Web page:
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Play me my songs
John ECCLES (c.1668-1735)
Suite from 'The Mad Lover' [9:35]
Giovanni BONONCINI (1670-1747)
Barbara Ninfa ingrata, cantata [14:49]
Charles AVISON (1709-1770)
Concerto in F, op.9,10 [5:52]
Francesco GEMINIANI (1687-1762)
A Treatise of Good Taste in the Art of Musick, 1749: Song I: The Lass of Peaty's Mill [4:43]; Song II: The Night her silent sable wore [4:25]; Song III: When Phoebus bright [5:15]; Song IV: O Bessy Bell and Mary Gray [2:21]; Sonata III for 2 violins and bc (The last time I came over the moor) [4:07]
George Frideric HANDEL (1685-1759)
24 English Songs (HWV 228): The Rapture [4:22]; The Sailor's Complaint [3:08]
Francesco BARSANTI (1690-1772)
Ouverture in d minor, op. 4,2 [5:27]
Ensemble Il Falcone
rec. January 2008, Cappella Grimaldi, Genoa, Italy. DDD
DYNAMIC CDS612 [64:49]
Experience Classicsonline

In the first decades of the 18th century England, and especially London, developed into one of the main centres of music in Europe. Many composers from all over the continent travelled to London to try their luck as performers or composers. The most famous of them was George Frideric Handel, but there were many more. And the composers represented on this disc are only the tip of the iceberg.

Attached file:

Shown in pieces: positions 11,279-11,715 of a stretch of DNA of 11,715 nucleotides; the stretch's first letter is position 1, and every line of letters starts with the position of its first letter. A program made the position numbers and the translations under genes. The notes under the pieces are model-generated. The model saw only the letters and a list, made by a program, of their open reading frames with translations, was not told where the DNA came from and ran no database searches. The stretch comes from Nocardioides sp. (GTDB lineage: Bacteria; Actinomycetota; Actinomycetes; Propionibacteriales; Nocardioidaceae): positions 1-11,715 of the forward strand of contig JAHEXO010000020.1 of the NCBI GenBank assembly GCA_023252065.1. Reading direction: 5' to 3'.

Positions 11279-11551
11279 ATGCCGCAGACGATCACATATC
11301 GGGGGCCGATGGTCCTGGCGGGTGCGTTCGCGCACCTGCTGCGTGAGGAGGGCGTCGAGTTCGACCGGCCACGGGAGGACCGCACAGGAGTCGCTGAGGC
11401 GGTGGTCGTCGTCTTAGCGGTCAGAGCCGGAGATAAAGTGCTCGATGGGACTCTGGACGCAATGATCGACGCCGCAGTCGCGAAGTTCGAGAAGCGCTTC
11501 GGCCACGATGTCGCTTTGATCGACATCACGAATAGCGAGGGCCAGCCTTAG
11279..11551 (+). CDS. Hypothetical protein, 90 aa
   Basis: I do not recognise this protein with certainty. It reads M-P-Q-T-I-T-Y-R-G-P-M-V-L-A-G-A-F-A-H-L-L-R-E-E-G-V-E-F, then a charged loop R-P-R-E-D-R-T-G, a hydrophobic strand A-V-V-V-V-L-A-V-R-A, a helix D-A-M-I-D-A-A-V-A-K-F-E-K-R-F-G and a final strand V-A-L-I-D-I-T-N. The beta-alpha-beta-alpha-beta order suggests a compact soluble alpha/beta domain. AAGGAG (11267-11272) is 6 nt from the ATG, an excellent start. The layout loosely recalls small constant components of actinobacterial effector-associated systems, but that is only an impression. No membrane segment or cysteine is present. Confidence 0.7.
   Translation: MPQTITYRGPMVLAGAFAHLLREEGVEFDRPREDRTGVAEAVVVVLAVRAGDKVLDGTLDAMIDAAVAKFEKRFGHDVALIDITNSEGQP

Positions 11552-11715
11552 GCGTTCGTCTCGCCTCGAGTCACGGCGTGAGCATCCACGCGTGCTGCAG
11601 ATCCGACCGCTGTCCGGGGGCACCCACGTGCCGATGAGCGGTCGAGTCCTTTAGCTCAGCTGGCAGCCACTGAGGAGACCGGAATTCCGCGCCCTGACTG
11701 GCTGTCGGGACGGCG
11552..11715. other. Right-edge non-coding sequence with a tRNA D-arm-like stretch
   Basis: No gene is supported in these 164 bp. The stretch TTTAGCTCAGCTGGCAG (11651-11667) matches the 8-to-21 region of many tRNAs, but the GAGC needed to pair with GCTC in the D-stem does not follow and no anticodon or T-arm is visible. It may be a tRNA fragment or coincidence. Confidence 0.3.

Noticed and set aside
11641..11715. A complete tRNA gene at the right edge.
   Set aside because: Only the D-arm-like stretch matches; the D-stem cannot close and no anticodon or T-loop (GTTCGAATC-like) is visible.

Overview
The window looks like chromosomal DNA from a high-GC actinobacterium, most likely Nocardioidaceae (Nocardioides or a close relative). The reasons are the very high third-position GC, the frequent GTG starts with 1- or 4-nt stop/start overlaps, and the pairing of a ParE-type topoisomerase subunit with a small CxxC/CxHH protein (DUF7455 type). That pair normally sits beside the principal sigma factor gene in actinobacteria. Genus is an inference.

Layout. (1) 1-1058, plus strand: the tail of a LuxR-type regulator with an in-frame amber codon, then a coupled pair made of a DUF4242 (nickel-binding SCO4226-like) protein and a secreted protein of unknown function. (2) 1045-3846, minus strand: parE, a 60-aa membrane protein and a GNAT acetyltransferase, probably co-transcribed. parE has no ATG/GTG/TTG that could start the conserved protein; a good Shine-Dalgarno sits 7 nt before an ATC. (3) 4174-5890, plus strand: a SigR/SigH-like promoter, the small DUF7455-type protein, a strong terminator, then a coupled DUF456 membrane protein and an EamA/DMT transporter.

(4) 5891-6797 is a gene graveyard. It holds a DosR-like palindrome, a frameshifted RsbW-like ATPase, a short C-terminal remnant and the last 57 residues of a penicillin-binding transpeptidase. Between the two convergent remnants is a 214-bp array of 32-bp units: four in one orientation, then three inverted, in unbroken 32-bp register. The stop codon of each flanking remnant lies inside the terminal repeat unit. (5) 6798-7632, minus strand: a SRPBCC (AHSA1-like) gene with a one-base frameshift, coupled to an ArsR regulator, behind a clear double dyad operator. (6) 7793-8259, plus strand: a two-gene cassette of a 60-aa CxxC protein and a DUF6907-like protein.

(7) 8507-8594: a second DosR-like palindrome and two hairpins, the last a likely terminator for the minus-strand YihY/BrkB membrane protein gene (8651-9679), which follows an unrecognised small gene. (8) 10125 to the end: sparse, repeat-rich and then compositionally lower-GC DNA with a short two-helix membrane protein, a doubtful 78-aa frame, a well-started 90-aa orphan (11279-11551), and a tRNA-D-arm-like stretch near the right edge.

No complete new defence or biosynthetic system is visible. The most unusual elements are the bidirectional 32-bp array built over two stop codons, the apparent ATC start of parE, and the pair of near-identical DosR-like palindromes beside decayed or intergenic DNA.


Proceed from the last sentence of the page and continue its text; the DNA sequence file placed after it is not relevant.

The key figure in this programme is Francesco Geminiani. He was an outstanding violinist and pupil of Arcangelo Corelli. He didn't fail to present himself as such, because Corelli was very famous in England and being his pupil would make it much easier for Geminiani to make a good career. It didn't take long before he was invited to play at Court, accompanied by Handel at the harpsichord. Geminiani wasn't just a famous composer, he was also a prolific writer on music. In his book 'A Treatise of Good Taste in the Art of Musick' of 1749 he included the songs performed in this programme. He mainly used them to demonstrate the correct way of adding ornaments, the ultimate goal of which should be to represent the intentions of the composer.
 
According to the booklet the subject of this recording is the "relationships between Italy and England". From this perspective the first item on this disc, a suite of four instrumental pieces which John Eccles wrote for the play 'The Mad Lover' is a bit odd. Music for the stage like this was very popular in England, and after the death of Purcell Eccles became the main contributor to this genre. Although later in his career he tried to incorporate elements of the Italian style into his music, that isn't discernible in this suite which dates from around 1701. Although it is played quite well by Il Falcone, it sounds a bit too Italian to me. In this case I would have preferred some moderation in regard to dynamic accents.

The inclusion of Avison makes much more sense as he was a strong admirer of Geminiani. He also was a writer on music, and in one of his books he dared to state that Geminiani surpassed Handel as a composer; this caused a fiery debate. In recent years most of his orchestral music has been recorded, but here we get probably the most 'Italianate' performance. This is definitely not the way British ensembles play Avison. One could argue that this is going a bit too far, but on the other hand the influence of the Italian masters, especially Geminiani, is probably better exposed here than in previous recordings.